Aditi Chauhan: Corporate sponsorship needed in Indian women’s football

Indian women’s national team goalkeeper Aditi Chauhan stressed on the need for corporate sponsorship in Indian women’s football to ‘professionalise the game further’.

Indian women's team goalkeeper Aditi Chauhan (in picture) says corporate sponsorship will professionalise the sport further in India.   -  VIVEK BENDRE

Indian national team goalkeeper Aditi Chauhan believes that investment and sponsorships from corporates are crucial for the development and progress of women’s football in the country.

Ahead of the preparatory training camp for the 2022 AFC Asian Cup qualifiers, she spoke to Sportstar about India's performance so far, its continental targets, the gap between women’s football in Spain and India, and more.

Here are the excerpts:

How was your experience at the recently commenced COTIF Cup?

The COTIF Cup this year was a good experience - both for me and the team. Last year, it was the first time that the Indian women's national team played in Europe, which was a new challenge for all of us and thus we didn't have a great result last year.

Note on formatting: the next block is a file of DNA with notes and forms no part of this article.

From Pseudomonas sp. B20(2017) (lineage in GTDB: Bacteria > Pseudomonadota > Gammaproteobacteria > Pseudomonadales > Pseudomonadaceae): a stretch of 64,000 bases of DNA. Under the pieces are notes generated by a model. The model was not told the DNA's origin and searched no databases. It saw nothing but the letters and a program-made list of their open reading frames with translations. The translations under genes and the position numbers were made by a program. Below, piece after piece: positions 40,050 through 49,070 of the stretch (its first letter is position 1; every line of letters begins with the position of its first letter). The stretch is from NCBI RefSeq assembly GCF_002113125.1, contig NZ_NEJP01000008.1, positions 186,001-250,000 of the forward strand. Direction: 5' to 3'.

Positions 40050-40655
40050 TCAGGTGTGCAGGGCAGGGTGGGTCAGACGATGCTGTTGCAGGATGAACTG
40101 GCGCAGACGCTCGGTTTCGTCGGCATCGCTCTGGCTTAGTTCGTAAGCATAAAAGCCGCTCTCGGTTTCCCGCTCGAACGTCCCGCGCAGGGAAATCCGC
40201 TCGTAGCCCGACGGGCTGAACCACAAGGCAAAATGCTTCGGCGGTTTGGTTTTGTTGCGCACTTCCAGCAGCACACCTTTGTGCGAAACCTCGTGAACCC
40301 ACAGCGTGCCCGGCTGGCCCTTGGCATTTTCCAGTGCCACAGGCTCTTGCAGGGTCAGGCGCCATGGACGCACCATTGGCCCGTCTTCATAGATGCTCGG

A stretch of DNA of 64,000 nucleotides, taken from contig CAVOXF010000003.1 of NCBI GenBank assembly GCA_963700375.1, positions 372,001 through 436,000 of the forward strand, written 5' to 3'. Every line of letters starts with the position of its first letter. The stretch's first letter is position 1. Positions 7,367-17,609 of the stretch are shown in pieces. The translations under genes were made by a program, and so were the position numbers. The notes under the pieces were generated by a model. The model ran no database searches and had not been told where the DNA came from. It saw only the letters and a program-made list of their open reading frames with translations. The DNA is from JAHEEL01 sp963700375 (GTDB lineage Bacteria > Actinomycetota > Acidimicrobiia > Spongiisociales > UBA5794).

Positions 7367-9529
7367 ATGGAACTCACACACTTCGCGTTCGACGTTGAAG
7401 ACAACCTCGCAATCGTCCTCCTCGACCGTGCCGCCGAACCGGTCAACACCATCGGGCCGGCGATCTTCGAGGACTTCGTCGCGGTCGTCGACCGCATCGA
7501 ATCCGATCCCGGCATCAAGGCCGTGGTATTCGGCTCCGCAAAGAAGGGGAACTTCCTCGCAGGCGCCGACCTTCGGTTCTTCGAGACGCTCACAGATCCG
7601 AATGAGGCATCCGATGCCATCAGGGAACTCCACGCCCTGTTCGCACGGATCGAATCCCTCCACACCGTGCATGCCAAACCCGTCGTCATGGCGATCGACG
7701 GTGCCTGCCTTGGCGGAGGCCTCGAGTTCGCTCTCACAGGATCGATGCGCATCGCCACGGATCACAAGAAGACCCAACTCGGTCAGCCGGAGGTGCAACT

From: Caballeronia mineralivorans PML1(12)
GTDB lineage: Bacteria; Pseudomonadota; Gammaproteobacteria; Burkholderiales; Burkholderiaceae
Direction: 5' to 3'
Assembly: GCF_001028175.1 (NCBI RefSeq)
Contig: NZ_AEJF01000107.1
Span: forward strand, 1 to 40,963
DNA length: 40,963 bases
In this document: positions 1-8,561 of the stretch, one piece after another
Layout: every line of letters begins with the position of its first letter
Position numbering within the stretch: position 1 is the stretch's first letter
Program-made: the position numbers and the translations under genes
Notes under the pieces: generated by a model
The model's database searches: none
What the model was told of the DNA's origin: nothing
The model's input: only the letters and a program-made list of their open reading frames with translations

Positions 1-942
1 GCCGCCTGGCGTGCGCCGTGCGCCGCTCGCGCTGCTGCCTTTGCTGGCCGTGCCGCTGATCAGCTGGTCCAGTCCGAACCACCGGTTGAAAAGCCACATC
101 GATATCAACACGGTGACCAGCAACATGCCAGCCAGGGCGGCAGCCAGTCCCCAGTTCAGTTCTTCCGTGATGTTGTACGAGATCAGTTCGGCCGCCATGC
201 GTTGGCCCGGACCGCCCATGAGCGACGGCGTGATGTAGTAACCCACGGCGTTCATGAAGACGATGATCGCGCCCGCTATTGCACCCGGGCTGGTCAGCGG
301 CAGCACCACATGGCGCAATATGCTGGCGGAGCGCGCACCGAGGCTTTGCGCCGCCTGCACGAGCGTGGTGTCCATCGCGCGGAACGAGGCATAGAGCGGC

This year, it was a better performance from us. We were also a better-prepared side — the exposure trips in the last four months really helped the team to be at a different level, as compared to last year. Overall, we did well and also the quote from the COTIF president about our performance only goes to show how much we have improved as a team.

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We finished third but if we had a better first game against Villarreal CF, we could have been in the final. Nonetheless, we improved a lot from the first game until our last game in the COTIF this year. We put a strong performance against Spain (under-19) in the last match; we were solid as a team and that's why we got a decent result. In terms of quality, they were naturally the better side but we did give them a good fight. 

This shows that we are only progressing, and there are positive signs with youngsters in the team getting exposure. The other (senior) players are also helping them; Bala Di [Ngangom Bala Devi] has also joined the team and she is also [along with Aditi herself] putting in her experience to use in helping the players, in whatever capacity she can. 

Indian team played against Villarreal CF in the COTIF Cup. How do you compare the Spanish women’s football league structure to Indian women’s league?

There is a gap between the two leagues but it isn't a huge one. We can certainly work towards that because while I was speaking to some journalists there (in Spain), they told us that Spain also had a very unconstructed (women's) football system but in the last two to three years, a lot of corporates have come in and provided financial support to the Spanish league, which has helped in the growth of (women's) professional football in Spain.


Aditi Chauhan (1) says India performed well at this year's COTIF Cup, in which it finished third.